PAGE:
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About The Sets And Locations
The most important set was the Embrey house located on the back lot of Universal Studios. Sitting at the very end of the cul-de-sac on Elm Street, just around the bend from the Desperate Housewives' Wisteria Lane, the mid-century modern house was designed by production designer Neil Spisak in conjunction with art director William Hawkins and lead set designer Jeff Markwith.

Built from scratch by construction coordinator John Hoskins and his crew, the house is based on a mélange of styles but most closely resembles a streamlined modern California home that has been updated through the years, with its fieldstone and wood exterior, sleek lines, and open spaces. Spisak took the same tremendous care with the planting around the exterior, selecting split-leaf philodendron, iceberg roses and additional greenery with softer, rounded edges effectively nestling the house into the surrounding sun-dappled landscape. The house is a permanent structure with running water and electricity that will remain on the Universal lot and eventually be used for other projects. Together, the art, construction and set decorating departments assembled a home that everyone on the cast and crew were willing to purchase despite its not having a bathroom or a completed second floor.

"I thought it was a real house,” laughs Jason Bateman. "In fact, I called my wife and said, ‘I found our dream house!' The bad news is that it's on the Universal lot so even though the security will be great, I don't think we'll be able to get a clicker for the gate.”

According to Spisak and set decorator Rosemary Brandenburg, the symbolism heavily sprinkled throughout the house was Peter Berg's idea. He requested the duo research mythology and incorporate their findings into the design.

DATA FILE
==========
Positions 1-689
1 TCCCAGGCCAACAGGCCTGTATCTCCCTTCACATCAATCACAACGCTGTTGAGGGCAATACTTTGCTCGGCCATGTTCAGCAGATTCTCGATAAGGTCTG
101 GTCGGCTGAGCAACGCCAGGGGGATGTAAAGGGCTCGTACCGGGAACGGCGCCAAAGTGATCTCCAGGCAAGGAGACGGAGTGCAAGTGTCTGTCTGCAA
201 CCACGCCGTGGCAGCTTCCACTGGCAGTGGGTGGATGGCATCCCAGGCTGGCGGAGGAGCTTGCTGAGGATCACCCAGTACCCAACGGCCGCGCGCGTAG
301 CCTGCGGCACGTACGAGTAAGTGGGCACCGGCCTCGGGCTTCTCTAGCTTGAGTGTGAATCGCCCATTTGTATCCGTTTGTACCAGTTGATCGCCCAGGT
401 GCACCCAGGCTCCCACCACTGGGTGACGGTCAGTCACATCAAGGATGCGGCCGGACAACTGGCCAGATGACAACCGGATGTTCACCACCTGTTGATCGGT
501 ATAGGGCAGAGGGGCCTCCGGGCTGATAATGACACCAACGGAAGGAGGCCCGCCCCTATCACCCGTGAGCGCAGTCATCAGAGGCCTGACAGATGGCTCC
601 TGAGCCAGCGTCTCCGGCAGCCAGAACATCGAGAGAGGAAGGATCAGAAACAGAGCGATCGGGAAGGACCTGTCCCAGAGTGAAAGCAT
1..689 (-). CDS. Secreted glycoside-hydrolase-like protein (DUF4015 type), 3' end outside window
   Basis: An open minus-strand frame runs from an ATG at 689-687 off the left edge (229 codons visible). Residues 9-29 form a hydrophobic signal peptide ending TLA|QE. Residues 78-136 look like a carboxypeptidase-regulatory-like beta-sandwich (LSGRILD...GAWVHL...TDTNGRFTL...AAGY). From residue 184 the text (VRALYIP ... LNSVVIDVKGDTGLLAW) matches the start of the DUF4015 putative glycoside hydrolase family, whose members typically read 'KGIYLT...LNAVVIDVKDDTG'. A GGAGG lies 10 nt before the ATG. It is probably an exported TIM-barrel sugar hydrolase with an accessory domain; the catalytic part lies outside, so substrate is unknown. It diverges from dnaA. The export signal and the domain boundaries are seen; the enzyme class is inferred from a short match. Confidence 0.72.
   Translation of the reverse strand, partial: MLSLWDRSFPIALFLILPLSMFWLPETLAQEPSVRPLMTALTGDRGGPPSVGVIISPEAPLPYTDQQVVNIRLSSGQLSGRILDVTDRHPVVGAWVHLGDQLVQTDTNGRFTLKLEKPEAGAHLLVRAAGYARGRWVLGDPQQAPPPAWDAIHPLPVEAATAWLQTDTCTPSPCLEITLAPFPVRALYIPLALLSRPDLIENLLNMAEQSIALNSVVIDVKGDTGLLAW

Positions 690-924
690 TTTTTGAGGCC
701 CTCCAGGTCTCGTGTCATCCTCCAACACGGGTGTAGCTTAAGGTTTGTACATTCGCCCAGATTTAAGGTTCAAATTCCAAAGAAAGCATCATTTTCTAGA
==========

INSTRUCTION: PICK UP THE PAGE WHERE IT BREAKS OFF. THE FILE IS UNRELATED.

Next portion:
"Pete wanted a deep back-story for his characters,” says Brandenburg, "so I went through the many cultures of female goddess figures from Rome, Greece, all of Europe, Asia, Africa, and even Native America. We wanted to get the whole pantheon going but we didn't want to hit people over the head with it so we had to be selective and make sure the objects would make sense in a home.”

Not only did Brandenburg tell a story with the art she selected, from paintings to sculpture and busts, even the books, musical instruments and furniture hold clues to the plot's back-story. Creating a balance between Mary, Ray and Aaron, Brandenburg took each character into consideration as she built a composite of the Embrey family home. She also secured multiples of each piece of furniture and each accessory given the extensive stunt and effects work taking place in the house.

"We needed the rooms to flow given the open nature of the space,” she says, "from Mary's kitchen and living room, you can see that she's definitely in charge in a gentle way, to Ray's domain where he works as an advertising executive, to Aaron's things spread all over the house as well as in his fort in the backyard.”

Hancock's dilapidated trailer features a magnificent ocean view from atop a vacant, brush strewn bluff in the Deer Creek area of Malibu. At times a refuge from a public he doesn't like very much, Hancock's home sadly resembles a deserted wasteland from which he cannot easily escape. His "lawn” is strewn with heaps of drained bourbon bottles, empty Dinty Moore stew cans, and aluminum Jiffy Pop containers.

Art director Dawn Swiderski worked with Brandenburg to develop Hancock's home – two vintage Boles Aero Airstream trailers married together by a makeshift awning and the odds and ends Hancock finds that remind him of a richer past he cannot remember. A $5 bill portrait of Abraham Lincoln taped to his refrigerator, the pile of broken sunglasses he wears in homage to his musical hero Miles Davis, various animal tchotchkes he's drawn to collect all help define the character.

When Brandenburg finish

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